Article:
Fashionably Late: Fallout: New Vegas

More than a year after its original release, the folks at True PC Gaming have published a review-like editorial on Bethesda Softworks and Obsidian Entertainment's Fallout: New Vegas. After spending 250 hours with the title and applying a few mods to it, the writer came away obviously satisfied, and calls it a "true RPG experience". Here's a snip:
You can't save everybody. Because of inter-faction politics, someone's always getting screwed. By you. I slowly began to notice that pushing for an independent New Vegas meant pushing out the people who were best for it. Because almost all of this world it is left in stasis before the player's meddling, I became its representative. I was the person to blame for its successes and failures. Though the game was revolving around me, it wasn't empowering me.

New Vegas is depicted dispassionately, and that's one of the game's biggest criticisms. It may also be its biggest strength. Its alphabet soup of acronyms (the NCR, NCRCF, Big MT) hammers home how unexciting these factions are supposed to be, but I relished in it. The storyline has no urgent goal breathing down your neck, no pressing tension hurrying you to finish the main quest. If you can accept the Legion, there isn't even a real antagonist. Instead, the goal is something remarkably pure and almost innocently (game)ish: to simply experience New Vegas. The main quest mereley has you traveling across the Mojave to try to understand the various tribes and factions that inhabit it. One by one, you become entrapped in their society and face their problems, then express your thoughts about them to the secretary back at your office. Ultimately, the final goal is to simply experience the battle at Hoover Dam and watch a credits sequence explain what you did to influence its aftermath.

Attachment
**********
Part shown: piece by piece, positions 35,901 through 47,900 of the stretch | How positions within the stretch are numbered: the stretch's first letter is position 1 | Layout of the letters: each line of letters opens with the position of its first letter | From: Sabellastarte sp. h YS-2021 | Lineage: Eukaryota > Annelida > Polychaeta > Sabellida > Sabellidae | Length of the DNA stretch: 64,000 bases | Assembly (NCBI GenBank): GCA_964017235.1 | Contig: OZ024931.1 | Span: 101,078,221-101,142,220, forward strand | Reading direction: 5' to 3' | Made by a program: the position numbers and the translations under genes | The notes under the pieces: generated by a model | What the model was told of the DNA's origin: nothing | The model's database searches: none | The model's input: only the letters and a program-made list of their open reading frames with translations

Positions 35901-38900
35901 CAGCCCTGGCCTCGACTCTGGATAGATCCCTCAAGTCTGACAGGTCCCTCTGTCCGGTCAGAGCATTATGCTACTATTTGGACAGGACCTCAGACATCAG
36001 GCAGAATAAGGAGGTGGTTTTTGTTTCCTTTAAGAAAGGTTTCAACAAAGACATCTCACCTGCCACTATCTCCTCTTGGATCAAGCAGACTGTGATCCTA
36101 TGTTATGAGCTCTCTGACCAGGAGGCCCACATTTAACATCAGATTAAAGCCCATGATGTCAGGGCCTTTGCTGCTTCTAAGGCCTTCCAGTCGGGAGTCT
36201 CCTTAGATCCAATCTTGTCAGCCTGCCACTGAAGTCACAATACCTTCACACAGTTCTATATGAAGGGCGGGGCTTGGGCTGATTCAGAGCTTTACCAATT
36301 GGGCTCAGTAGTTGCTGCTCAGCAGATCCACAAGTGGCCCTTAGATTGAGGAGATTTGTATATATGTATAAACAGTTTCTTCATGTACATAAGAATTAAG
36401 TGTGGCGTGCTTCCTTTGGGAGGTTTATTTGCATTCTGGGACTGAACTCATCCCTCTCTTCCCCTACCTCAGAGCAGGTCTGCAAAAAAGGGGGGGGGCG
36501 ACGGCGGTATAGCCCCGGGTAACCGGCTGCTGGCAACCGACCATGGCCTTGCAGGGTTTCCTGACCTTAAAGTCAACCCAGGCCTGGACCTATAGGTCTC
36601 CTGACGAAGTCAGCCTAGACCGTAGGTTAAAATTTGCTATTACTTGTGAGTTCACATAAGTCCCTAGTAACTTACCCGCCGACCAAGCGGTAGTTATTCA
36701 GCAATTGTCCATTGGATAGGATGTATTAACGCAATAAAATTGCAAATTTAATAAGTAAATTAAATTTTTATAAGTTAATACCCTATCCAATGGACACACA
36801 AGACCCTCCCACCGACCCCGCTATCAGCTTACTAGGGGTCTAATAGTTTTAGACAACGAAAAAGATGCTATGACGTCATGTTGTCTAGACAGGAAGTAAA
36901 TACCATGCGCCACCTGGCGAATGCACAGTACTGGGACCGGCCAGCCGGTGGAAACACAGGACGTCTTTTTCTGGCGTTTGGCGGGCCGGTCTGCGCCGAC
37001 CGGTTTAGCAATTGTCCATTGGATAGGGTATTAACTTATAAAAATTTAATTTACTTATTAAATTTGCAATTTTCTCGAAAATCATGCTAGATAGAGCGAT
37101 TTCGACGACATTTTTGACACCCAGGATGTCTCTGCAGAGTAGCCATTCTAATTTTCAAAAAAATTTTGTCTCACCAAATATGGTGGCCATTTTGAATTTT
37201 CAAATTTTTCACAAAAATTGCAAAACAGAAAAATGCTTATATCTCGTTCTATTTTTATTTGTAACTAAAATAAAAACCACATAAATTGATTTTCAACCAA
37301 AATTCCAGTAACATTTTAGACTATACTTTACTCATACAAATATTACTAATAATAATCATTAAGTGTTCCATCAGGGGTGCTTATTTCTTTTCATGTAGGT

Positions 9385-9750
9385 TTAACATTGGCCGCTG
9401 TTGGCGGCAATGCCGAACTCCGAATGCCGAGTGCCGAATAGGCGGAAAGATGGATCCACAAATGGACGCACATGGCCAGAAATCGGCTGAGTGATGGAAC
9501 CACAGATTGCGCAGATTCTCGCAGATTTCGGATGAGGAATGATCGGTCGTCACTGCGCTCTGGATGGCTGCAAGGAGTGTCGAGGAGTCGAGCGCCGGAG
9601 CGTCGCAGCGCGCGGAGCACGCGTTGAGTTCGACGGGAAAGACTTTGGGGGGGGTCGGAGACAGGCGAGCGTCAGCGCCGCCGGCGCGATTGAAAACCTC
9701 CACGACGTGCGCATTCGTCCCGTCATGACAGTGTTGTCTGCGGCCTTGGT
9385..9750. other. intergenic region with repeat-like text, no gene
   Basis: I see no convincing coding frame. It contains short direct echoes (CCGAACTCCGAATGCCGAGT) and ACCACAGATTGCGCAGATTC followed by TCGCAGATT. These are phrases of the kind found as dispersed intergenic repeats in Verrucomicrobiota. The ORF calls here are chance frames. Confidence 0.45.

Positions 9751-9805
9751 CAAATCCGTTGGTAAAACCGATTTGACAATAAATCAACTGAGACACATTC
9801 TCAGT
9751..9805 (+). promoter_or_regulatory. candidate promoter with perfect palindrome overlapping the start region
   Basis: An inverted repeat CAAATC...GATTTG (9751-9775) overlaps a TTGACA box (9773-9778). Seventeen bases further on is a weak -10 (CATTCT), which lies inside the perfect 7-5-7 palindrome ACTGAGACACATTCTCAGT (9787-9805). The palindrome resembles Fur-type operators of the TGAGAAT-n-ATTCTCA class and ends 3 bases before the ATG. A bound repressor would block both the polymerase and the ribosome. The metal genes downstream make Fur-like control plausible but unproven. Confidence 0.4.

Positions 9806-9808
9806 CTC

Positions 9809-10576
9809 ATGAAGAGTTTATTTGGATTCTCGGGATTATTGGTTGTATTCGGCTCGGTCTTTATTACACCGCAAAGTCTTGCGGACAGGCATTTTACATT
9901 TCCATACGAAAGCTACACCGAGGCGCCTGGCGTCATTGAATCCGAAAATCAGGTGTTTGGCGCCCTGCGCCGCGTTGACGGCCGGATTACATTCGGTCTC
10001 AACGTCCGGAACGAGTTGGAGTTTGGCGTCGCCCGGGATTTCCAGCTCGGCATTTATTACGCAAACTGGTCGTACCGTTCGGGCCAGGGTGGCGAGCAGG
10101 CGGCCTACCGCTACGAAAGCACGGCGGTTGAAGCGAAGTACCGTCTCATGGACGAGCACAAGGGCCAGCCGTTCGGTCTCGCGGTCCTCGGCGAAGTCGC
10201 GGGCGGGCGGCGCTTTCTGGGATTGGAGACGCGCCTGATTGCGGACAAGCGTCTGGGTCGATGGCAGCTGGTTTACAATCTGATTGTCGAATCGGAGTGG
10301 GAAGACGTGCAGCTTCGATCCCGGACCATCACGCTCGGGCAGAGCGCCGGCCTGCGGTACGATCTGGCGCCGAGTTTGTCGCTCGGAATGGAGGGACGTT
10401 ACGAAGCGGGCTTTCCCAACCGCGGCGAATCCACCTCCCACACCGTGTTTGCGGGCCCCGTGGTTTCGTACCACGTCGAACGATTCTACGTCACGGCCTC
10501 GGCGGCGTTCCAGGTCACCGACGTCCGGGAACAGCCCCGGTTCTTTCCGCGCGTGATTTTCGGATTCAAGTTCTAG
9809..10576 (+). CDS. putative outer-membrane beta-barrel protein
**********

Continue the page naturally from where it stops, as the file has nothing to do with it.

Thanks RPGWatch.